We have in mind also that Lynbrook Gardens v. Ullmann, supra, 36 N.Y.S.2d l.c. 892, 37 N.Y.S.2d 671, held a tax deed under the in rem procedure prescribed by Chap. 61, Art. 7-A, Title 3 of the New York tax laws (on which our 1943 Act was modeled) could be impeached by establishing that the taxes for which the land was sold had previously been duly paid — this because the owner, knowing he had paid his taxes, would have no reason to scrutinize the delinquent tax lists; and also because there would be no cause of action and the court would have no jurisdiction, if the taxes had been paid. But, as in so many other instances that might be thought of, payment would be one of the underlying issues of fact on which jurisdiction would depend, and which the court would have power to decide.19 Since the Act makes the tax bills prima facie evidence that *Page 119 the taxes are delinquent as shown; and the decree rests upon a finding [101] to that effect; we believe it would be res judicata.20

[10] We come now to assignments assailing particular provisions of the Act and seeking that far to limit the court's jurisdiction. Sec. 27 provides that when the tax sale is confirmed the court shall order immediate possession to be given to the purchaser. Respondents contend no order in the nature of a writ of assistance can be made against one in possession of land who was served only by publication, or not at all, especially one without actual notice. But they cite no authorities specifically applicable to tax foreclosure proceedings in rem. Usually the writ will issue only against parties to the suit and their privies; and it is discretionary. 4 Am. Jur., p. 439 et seq.; 7 C.J.S., p. 2 et seq.

But it has long been provided by statute, now Sec. 1256, that a writ of "possession" may issue to put a party in possession of land when a judgment has been rendered for the conveyance thereof to him, this historically referring to equity cases for specific performance, which have always been maintainable quasi in rem under (now) Sec. 891. It is further provided by Sec. 3574 that the court may order delivery of possession of premises sold under a mechanic's lien, though the service there also may be by publication, Sec. 3559. And since 1825 there has been a general statute empowering all courts to issue all writs necessary to the exercise of their jurisdictions according to the principles and usage of law. It is now Sec. 2008. But Sec. 27 of the instant Act says the court shall enter an order for immediate delivery of possession.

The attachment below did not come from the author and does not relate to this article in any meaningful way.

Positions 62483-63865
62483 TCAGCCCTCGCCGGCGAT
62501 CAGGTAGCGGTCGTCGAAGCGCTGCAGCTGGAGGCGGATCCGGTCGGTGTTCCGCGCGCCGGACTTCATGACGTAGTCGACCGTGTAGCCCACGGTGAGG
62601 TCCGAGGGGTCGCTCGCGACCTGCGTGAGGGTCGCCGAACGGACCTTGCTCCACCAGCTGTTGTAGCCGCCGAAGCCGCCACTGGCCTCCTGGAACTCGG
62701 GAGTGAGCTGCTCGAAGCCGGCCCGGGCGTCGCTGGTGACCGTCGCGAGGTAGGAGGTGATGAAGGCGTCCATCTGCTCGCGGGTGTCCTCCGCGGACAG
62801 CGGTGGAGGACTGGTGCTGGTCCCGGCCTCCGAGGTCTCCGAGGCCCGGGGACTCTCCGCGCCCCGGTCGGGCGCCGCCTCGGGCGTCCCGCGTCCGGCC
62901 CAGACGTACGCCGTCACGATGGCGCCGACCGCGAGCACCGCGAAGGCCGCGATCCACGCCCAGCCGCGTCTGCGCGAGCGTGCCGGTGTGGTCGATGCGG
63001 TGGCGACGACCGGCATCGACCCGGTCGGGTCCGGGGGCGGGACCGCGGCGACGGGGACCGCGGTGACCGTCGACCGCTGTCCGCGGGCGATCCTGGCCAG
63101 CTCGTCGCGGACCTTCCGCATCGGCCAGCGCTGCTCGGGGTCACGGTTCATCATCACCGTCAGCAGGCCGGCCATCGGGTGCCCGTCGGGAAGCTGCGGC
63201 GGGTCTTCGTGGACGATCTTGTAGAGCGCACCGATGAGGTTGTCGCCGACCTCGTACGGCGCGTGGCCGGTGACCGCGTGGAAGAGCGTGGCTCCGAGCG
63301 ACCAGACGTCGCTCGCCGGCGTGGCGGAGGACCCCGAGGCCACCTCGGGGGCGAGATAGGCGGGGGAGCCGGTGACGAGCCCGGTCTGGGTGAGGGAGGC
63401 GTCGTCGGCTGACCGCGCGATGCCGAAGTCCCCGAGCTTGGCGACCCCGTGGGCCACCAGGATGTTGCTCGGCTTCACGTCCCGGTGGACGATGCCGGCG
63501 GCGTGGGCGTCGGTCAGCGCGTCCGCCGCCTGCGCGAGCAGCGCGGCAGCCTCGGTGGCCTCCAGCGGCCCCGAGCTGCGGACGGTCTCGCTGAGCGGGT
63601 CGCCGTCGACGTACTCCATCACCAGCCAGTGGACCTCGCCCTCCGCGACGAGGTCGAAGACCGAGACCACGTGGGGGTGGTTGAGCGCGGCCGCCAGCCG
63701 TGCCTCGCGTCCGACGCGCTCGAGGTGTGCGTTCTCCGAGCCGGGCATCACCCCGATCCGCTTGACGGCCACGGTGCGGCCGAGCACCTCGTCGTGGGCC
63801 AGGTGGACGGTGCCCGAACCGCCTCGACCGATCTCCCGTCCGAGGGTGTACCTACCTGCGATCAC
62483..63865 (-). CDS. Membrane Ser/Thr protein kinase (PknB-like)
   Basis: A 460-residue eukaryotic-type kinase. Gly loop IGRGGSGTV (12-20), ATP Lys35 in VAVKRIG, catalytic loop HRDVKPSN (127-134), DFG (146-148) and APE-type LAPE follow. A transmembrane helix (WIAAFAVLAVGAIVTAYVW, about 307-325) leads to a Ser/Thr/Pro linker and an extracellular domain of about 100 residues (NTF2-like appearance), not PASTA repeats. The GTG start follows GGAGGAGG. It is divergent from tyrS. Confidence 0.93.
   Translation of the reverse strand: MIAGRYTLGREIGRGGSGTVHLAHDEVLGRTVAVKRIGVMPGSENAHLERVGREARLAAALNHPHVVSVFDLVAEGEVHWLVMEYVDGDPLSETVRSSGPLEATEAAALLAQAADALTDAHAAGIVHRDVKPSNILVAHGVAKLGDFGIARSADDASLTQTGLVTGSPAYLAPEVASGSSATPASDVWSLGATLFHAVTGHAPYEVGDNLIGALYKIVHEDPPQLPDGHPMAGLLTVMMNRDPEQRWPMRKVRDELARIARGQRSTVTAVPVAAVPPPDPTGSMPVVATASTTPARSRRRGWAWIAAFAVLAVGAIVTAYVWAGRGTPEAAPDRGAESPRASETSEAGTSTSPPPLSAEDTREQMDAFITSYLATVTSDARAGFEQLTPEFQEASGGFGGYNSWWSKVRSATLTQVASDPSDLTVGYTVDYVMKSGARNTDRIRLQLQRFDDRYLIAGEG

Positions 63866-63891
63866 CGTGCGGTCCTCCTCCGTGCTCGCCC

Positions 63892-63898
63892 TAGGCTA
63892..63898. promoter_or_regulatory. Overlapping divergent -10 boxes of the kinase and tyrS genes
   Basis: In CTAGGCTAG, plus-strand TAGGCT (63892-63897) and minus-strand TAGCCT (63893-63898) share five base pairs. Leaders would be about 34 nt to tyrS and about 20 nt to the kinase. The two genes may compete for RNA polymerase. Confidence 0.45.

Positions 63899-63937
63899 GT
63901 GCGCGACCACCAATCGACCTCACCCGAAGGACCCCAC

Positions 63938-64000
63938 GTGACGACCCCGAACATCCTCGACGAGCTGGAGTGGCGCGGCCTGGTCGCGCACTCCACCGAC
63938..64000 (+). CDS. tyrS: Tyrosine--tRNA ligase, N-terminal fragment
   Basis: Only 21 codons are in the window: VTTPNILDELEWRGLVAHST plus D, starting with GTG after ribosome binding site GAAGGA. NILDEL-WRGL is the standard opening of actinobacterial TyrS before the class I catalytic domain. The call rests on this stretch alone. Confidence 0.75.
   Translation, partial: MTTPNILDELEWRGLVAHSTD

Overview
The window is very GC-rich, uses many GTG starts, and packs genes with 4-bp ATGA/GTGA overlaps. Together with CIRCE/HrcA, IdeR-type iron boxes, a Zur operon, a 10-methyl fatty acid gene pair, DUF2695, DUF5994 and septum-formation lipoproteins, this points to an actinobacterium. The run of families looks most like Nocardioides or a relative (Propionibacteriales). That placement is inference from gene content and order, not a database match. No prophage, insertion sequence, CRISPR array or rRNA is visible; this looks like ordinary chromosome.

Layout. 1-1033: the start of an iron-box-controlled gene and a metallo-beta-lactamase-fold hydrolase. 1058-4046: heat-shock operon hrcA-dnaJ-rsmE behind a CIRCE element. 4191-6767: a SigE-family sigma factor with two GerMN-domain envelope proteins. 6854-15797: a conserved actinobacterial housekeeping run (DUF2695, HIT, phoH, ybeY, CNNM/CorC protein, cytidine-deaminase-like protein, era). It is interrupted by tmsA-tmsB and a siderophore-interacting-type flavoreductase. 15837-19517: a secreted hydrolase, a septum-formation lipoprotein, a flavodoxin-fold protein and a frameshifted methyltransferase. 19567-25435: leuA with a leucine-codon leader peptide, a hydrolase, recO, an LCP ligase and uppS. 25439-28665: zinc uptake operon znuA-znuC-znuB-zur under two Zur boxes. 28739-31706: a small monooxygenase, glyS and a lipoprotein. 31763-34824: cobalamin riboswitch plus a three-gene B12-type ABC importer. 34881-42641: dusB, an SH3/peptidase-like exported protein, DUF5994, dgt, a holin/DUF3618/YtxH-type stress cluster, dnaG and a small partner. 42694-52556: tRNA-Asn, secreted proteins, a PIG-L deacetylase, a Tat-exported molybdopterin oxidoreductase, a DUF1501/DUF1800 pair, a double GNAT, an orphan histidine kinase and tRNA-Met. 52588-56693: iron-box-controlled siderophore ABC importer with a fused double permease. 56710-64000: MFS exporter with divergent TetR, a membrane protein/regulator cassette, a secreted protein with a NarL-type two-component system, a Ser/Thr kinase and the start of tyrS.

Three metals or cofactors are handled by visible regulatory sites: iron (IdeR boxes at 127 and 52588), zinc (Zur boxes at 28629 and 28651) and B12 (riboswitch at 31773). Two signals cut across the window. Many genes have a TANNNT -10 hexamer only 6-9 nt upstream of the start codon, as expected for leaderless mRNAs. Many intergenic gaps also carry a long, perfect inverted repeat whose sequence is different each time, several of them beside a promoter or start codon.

The general rule is that in the absence of statute a purchaser at a land tax foreclosure sale is not entitled to possession until he obtains his deed. 61 C.J., sec. 1802, p. 1295. Under the instant Act the decree itself vests title with right to possession. The purely administrative Jones-Munger law, Sec. 11135, conditionally entitles the purchaser to possession in one year after the sale, though the period of redemption does not expire for two years, Sec. 11149. Provisions authorizing the purchaser to take possession are found in our earlier tax laws: Laws Mo. 1849, sec. 4, p. 111; 2 R.S. 1855, sec. 15, p. 1355; Laws Mo. 1857, sec. 15, p. 96; these being in the period when land tax foreclosure proceedings were quasi in rem. Undoubtedly the Legislature has power to enact them. It may also authorize summary proceedings for the recovery of possession by the purchaser, such as a mandatory order to the sheriff, or a writ of assistance or possession. 61 C.J., sec. 1974, p. 1395. We hold the above provision of Sec. 27 of the Act is valid, but do not attempt to apply it to specific situations. *Page 120